Each and every instance mentioned above does indeed constitute some
kind of appropriation of cultural material, as no further contextual information
is provided. No homage is paid to the people, places, materials, or designs
that are affiliated with them. The human essence has been stripped away,
and hence its part in the design equation goes missing. So, too, does any
effort to reinterpret and adapt the design instead of just copying it.
The issue of cultural appropriation is important and complex, and no two
issues are alike, but it is an issue worth trying to understand and respectfully
address. Consider the following four steps as you look for global inspiration,
1. ASK ABOUT THE SOURCE MATERIAL:
Who made it, what is it made of, what purpose did it serve, what is
compelling about it, and why?
2. RESPECT THE SOURCE MATERIAL:
Do not copy it, but instead figure out how to adapt it. Change the
pattern scale and color, use a vastly different material, and/or apply
the design to a different medium.
3. CREDIT THE SOURCE OF YOUR INSPIRATION:
Tell a story about the inspiration material, and place it in the context of the
culture that made it. Explain what materials were used and why. Describe
what the object was used for and what the design might reference. For
example, instead of simply saying a design is inspired by a Congolese Kuba
cloth, explain that the Kuba are actually a people who live in Zaire and that
the fiber they use to make Kuba cloths come from spinning and weaving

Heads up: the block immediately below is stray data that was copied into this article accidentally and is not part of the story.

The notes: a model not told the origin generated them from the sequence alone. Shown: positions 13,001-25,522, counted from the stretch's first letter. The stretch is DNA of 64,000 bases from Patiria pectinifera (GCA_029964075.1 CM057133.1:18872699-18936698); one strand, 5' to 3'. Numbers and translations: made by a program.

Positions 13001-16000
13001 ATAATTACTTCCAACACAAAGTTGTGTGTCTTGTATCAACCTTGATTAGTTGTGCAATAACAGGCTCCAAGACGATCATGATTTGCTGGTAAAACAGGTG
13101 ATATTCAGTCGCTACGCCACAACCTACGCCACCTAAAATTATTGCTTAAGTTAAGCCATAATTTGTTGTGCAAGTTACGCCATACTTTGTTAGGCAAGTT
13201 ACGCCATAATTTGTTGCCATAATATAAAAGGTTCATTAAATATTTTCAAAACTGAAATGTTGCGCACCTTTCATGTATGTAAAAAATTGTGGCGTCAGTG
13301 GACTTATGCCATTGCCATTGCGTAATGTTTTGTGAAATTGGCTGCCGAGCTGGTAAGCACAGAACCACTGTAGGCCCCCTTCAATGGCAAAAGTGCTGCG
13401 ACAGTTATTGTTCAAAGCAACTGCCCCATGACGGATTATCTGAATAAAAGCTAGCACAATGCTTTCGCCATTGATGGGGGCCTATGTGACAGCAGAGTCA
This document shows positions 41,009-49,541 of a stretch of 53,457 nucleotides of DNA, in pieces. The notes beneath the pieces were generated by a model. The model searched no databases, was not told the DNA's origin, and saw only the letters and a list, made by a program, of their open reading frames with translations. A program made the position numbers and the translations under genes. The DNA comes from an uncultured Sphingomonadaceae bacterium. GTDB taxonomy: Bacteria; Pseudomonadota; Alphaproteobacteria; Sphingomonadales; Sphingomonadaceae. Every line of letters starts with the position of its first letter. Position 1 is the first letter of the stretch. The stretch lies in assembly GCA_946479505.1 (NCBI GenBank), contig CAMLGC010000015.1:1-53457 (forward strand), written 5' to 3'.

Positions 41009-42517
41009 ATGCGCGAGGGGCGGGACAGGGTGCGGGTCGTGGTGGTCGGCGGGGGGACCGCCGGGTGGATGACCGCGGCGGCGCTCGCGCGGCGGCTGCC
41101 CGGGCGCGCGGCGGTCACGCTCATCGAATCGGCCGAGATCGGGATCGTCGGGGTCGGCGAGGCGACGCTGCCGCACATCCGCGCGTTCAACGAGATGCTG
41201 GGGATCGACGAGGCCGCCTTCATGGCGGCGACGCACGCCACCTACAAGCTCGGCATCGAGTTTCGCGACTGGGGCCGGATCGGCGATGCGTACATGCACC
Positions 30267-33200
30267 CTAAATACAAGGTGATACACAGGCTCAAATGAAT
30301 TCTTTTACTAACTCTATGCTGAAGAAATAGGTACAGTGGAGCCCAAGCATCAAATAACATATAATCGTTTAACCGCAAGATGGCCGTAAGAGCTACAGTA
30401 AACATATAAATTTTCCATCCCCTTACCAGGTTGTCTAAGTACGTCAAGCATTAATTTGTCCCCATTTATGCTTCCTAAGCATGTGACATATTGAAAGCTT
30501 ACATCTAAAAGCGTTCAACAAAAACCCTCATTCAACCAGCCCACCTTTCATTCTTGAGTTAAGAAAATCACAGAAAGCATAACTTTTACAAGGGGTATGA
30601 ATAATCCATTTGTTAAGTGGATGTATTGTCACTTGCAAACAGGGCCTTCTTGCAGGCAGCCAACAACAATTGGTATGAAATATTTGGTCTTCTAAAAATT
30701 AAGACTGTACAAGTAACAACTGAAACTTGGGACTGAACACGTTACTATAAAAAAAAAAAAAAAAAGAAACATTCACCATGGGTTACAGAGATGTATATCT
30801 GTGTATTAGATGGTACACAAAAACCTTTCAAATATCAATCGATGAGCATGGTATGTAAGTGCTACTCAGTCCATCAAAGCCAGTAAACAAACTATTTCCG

the fibers of raffia palm leaves. Provide a link on your website from which
your consumer can learn more about the culture that inspired the product.
4. ENGAGE WITH THE MAKER OF THE ORIGINAL MATERIAL:
Ask how a mutually beneficial partnership can be formed, how you
can help advance an artists’ career, how you can assist a culture or
institution by contributing a percentage of sales of your product in
support, and how you can provide your customer a link to information
about the source material or culture.
If you appreciate a person, object, or culture, you should never appropriate it.
You should respect them. That’s accomplished by engaging in a creative dialogue
and learning about what is important to someone or about something and why.
With a more complete understanding of culture and context, you can
create something unique, beautiful, and respectful. And you will become a
full participant of the human community—by standing alongside your fellow
human beings, rather than positioning yourself above or outside them.
Pamela Kelly is the vice president of licensing and brand management for
the Museum of New Mexico Foundation. She has worked with Smith &
Hawken, Banana Republic, Williams-Sonoma, Cost Plus, and Marshall
Field’s, as well as international retailer the Body Shop, in product development,
manufacturing, sourcing, retail operations, licensing, and franchising. To learn
more about the museum’s licensing program, visit mnmlicensing.org.
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